Re: su - user question
On Mon, 2002-01-21 at 23:40, martin f krafft wrote:
> nevertheless, leave a root console open on a production machine really
> just calls for trouble. imagine you are about to head for lunch with a
> friend, but you decide to check something in the server room quickly.
> while you stare at your Annex ports or your Cisco switch, your friend
> idles around and notices the root console. had there not been a root
> console, he would have never thought of doing what he now does, but
> since the prompt "#" is so inviting, he takes all of 20 seconds to
> install a backdoor in the system, binding a shell to a high port,
> installing his RSA identity.pub in /root/.ssh, scp'ing/email'ing
> /etc/shadow to himself etc.
Martin, it's a server in my spare room :-) The only person installing a
backdoor on the server would be an unlawful intruder. Or a cat who can
type ;-) Your points are well taken and I would follow the same security
practices as you.
<snipped useful discussion of an exploit>
> i think that you have a conceptual problem with what a server and a
> workstation are, and their differences, and what a superuser account is
> to be used for. in all but the rarest cases do production servers even
> have local accounts, and if, then usually without shell access. yes, i
> know that there are companies and institutions that provide shell
> access, but they usually have dedicated servers for that.
Martin, I'm only an individual writing from one of my "servers". And if
I can save resources by using a server for a workstation as well I think
> i don't have the time to research and present an escalation exploit at
> this moment, but i do want you to accept one point, which in itself will
> already flaw your approach of handling login and usage of the
> workstation. YOU DON'T LOGIN AS ROOT. period. it's a security matter and
> it's an accounting thing. there's a reason why the group "wheel" exists
> on traditional UNIX systems (*why* does Linux *not* have it); noone
> without a local account should be allowed root, and it's good to know
> who became root when; to become root, you have to know two passwords
> *and* an account name.
I do not see that there is any significant security issue in logging in
as root from a LOCAL console.
> you have it backwards. usually, you login as user and su to root.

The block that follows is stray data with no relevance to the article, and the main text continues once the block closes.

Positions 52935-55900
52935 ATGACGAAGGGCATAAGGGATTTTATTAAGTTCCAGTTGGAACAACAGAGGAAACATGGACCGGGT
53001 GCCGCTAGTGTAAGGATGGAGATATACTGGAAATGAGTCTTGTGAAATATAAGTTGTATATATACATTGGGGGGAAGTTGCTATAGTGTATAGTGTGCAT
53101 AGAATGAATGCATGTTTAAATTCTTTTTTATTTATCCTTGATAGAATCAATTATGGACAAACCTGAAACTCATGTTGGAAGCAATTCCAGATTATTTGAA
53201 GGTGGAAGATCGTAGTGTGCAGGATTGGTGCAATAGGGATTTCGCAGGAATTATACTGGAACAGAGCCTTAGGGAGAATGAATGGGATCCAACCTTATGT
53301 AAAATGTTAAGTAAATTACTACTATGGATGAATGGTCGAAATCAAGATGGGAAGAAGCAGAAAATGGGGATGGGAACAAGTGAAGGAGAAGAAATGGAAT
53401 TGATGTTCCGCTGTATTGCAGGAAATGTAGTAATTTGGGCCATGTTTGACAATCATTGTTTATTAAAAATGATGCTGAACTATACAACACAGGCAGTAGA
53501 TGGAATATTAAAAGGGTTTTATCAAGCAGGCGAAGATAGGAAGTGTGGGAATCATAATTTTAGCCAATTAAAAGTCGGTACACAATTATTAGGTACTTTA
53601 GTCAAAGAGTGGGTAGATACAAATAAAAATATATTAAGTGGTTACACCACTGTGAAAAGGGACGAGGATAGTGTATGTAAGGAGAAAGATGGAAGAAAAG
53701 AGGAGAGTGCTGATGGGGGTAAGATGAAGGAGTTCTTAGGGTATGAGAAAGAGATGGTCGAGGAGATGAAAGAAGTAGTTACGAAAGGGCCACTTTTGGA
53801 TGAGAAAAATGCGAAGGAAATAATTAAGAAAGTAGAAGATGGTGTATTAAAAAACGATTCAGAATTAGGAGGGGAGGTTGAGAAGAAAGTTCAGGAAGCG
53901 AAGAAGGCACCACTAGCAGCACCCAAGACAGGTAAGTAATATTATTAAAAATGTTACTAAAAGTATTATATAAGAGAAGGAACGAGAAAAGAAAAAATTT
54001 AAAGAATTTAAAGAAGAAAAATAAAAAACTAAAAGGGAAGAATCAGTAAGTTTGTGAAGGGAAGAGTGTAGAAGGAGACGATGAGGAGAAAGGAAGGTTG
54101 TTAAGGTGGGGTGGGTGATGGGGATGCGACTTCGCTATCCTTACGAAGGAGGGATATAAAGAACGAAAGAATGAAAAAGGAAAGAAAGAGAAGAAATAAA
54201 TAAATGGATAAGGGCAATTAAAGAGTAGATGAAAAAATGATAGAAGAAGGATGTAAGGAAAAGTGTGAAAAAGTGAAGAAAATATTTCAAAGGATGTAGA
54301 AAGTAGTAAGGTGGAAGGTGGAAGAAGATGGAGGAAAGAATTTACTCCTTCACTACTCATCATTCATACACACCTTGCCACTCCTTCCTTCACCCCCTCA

> logging in as root and su'ing to a user is the wrong way around. i even
> think it's wrong to allow password-less su and suggest to disable it.
Whenever I use a remote login procedure like SSH I log in as a user and
then su to root when necessary.
Since you "even think it's wrong to allow password-less su and suggest
to disable it" you're really going to like trying to refute this
"heretical" scenario I created:
Here's a scenario where using su - could be less risky than always
logging in as a user:
First assume there is a local root vulnerability in the operating
systems of two computers that can be accessed once a user level account
has been obtained.
Second, assume that the root passwords of both systems are very strong.
Third, assume that the systems are logged into locally by a
user/administrator. However they are connected to the Internet and are
providing Internet services (it's not the best security practice to
allow remote logins when they are not necessary but it's still a
In the first system the administrator sets up a user account with an
easy to remember password. Over time a cracker is able to guess this
password and obtain local user and then root access to the computer.
In the second system the administrator sets up a user account with a
randomly generated dual case alphanumeric password. The administrator
has to write this password down to remember it. Consulting the document
is a hassle so he/she decides to use su - to log in as the user instead.
The remote cracker is never able to guess the user password and obtain
user (then root) access to the system.
This indicates to me that the increased risks of using su - to log in as
a user may be offset by the decreased risks of a superior user password
that you actually have to write down and consult to remember.
Or to put it another way in some circumstances it may be superior for an
administrator/user to only have to remember one long password than
trying to remember two potentially less effective passwords. The user
password can be even _unknown_ to the user.